Understanding Carpal Tunnel Syndrome: Causes, Symptoms and Treatment Options

Your hands are working in essentially all the moments of your day, from waving to neighbors to shaking on a new business deal, typing up the next great American novel to tickling your kids or grandkids. These movements – from routine to monumental – become anything but easy if you have carpal tunnel syndrome. When you feel your tennis game slipping or even become hesitant to text someone back from carpal tunnel-related pain, look no further than contacting the hand and upper extremity specialists at The Orthopaedic Center. Our world-class physicians with state-of-the-art technology are ready to expertly diagnose and treat your condition, getting your hands and wrists back to playing, pointing, typing, and all the other things that make you, you.


Understanding the causes of carpal tunnel involves understanding a little of the anatomy of the wrist and hand. The carpal tunnel is a narrow space in the wrist. The median nerve runs through the carpal tunnel. Originating from the neck and continuing through the elbow and forearm, the median nerve is a major nerve in the hand that is responsible for sending signals to the base of the thumb, index finger, middle finger, and thumb-side of the ring finger. Rigidly strong tissue called the transverse carpal ligament provides a roof over the carpal tunnel. Anything that causes irritation or pressure on the median nerve can reduce blood supply in the carpal tunnel and/or cause nearby tendons or tissues to swell or thicken, resulting in pain – otherwise known as carpal tunnel syndrome.

While a complete list of causes of carpal tunnel syndrome is not clear, there are known risk factors for the condition. You may have a combination of risk factors that ultimately leads to a diagnosis. If you have certain anatomy or genetics, such as smaller-sized carpal tunnels or bone deformities in your wrists from arthritis, you may be at risk for developing carpal tunnel syndrome. Certain diseases (such as diabetes), inflammatory conditions (such as rheumatoid arthritis), and conditions that cause fluid retention (such as pregnancy and menopause) may also place you at increased risk. Carpal tunnel syndrome is more common in women, older adults, and people who are obese. Performing repetitive motions of the wrist/hand may be a contributing factor.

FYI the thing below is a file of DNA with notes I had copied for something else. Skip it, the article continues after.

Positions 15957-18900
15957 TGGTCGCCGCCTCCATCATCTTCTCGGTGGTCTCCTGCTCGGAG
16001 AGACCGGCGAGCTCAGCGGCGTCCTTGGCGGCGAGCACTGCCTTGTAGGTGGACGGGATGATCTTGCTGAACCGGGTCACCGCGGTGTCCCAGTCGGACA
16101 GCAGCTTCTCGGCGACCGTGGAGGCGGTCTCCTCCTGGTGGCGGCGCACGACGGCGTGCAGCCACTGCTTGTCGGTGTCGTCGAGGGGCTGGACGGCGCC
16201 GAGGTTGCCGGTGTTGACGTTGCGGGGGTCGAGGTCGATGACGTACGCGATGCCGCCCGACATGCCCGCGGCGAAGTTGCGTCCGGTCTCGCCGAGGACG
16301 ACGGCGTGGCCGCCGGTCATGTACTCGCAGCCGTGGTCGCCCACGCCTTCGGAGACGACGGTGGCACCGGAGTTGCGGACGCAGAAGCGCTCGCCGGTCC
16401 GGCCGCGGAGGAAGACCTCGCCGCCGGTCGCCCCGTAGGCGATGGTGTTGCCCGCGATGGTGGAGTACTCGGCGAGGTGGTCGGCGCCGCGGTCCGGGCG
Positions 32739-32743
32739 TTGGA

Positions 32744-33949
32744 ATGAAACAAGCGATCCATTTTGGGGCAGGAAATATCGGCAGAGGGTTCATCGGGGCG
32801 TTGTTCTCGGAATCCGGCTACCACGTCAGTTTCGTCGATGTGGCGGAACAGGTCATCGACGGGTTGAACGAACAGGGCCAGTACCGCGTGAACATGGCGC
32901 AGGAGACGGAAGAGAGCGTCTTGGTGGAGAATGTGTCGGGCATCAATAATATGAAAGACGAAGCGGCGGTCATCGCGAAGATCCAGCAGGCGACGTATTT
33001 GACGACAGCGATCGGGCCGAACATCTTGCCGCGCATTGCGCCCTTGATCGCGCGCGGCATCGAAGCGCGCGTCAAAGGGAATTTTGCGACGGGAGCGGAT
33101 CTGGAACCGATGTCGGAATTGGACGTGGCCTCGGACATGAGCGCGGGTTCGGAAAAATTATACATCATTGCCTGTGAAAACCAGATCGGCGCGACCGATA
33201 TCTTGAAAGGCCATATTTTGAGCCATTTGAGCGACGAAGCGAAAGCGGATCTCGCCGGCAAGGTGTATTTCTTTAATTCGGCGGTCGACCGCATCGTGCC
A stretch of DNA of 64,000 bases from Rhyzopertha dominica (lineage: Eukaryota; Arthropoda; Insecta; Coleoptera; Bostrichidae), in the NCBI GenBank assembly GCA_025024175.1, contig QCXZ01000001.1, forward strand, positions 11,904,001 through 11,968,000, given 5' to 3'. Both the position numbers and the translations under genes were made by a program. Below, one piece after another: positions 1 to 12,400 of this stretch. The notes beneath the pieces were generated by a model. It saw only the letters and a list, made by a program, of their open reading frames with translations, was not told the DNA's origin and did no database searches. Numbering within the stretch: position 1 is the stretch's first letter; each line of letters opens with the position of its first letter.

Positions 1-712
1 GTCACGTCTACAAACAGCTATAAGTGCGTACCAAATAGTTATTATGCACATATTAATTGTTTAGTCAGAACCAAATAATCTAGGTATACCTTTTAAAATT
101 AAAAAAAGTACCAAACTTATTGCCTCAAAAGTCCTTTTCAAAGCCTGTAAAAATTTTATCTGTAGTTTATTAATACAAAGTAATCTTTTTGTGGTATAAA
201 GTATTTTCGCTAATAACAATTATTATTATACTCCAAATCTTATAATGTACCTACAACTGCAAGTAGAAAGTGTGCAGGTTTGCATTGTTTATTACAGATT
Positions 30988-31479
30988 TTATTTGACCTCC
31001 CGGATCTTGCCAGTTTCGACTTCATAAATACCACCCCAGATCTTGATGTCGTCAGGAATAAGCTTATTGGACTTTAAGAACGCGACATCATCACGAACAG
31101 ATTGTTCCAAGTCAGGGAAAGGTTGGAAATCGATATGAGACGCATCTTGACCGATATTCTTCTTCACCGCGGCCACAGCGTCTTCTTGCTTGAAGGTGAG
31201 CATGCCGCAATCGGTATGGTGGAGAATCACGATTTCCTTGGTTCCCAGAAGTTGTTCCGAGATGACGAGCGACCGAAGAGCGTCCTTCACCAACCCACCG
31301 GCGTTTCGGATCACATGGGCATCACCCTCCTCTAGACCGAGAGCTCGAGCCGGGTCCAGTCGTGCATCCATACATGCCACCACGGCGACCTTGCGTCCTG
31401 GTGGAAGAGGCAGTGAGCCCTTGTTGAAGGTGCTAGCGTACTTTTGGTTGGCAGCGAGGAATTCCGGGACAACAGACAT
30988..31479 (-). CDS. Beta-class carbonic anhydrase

The classic symptoms of carpal tunnel syndrome are tingling and numbness in your fingers or hand, but not usually in the pinkie finger. Shock-like sensations may travel from your fingers up your arm at any time of the day and may even wake you from sleep. You may find you drop things more often than usual or have trouble buttoning clothes or making a fist. Your hands may cramp, especially in the morning. These symptoms start gradually in one or both hands and if left without proper treatment, may result in permanent nerve or muscle damage.

Treatment Options

It’s important to be mindful of your wrist alignment throughout the day, as bent wrists can increase pressure in the carpal tunnel. Try hitting the keys more softly if you type at work, or soften your grip while driving to avoid white knuckles. You may be prescribed a wrist splint to wear during the day or while you sleep to keep your wrist in neutral alignment, helping your carpal tunnel stay open.

Over-the-counter (OTC) or prescription pain medications may also be prescribed. Nonsteroidal anti-inflammatory drugs (NSAIDs) like ibuprofen or naproxen may offer relief for some patients but may not be recommended for long-term management because of the risk of various side effects. Cortisone injections, a type of corticosteroid, may be given directly into the wrist to reduce tissue swelling. Cortisone injections may resolve symptoms temporarily.

If you and your care team decide surgery is in your best interest, a carpal tunnel release can be performed, often times as an outpatient – meaning you get to sleep at home that night. With a carpal tunnel release, the transverse carpal ligament is cut, increasing the size of the carpal tunnel to relieve pressure on the median nerve. The transverse carpal ligament may grow back post-op, but the median nerve won’t experience pressure as it did before. Recurrence occurs in around 10% of those who undergo carpal tunnel release.

A carpal tunnel release can be done using either an open or endoscopic approach. In an open approach, an incision is made in the palm of your hand for the surgeon to establish a visual field. With an endoscopic approach, one or two smaller incisions are made into your palm for a small camera called an endoscope to provide the surgeon’s view of the operating area.

Wave Goodbye to Carpal Tunnel Syndrome at The Orthopaedic Center

As North Alabama’s first and largest team of hand specialists, The Orthopaedic Center is the premier destination for high quality care of a host of upper extremity conditions, including carpal tunnel syndrome. If hand pain is stopping you from living the life you love, now is the time to get the proper diagnosis and care you deserve. To request an appointment with our board-certified and compassionate hand and upper extremity specialists, please click here.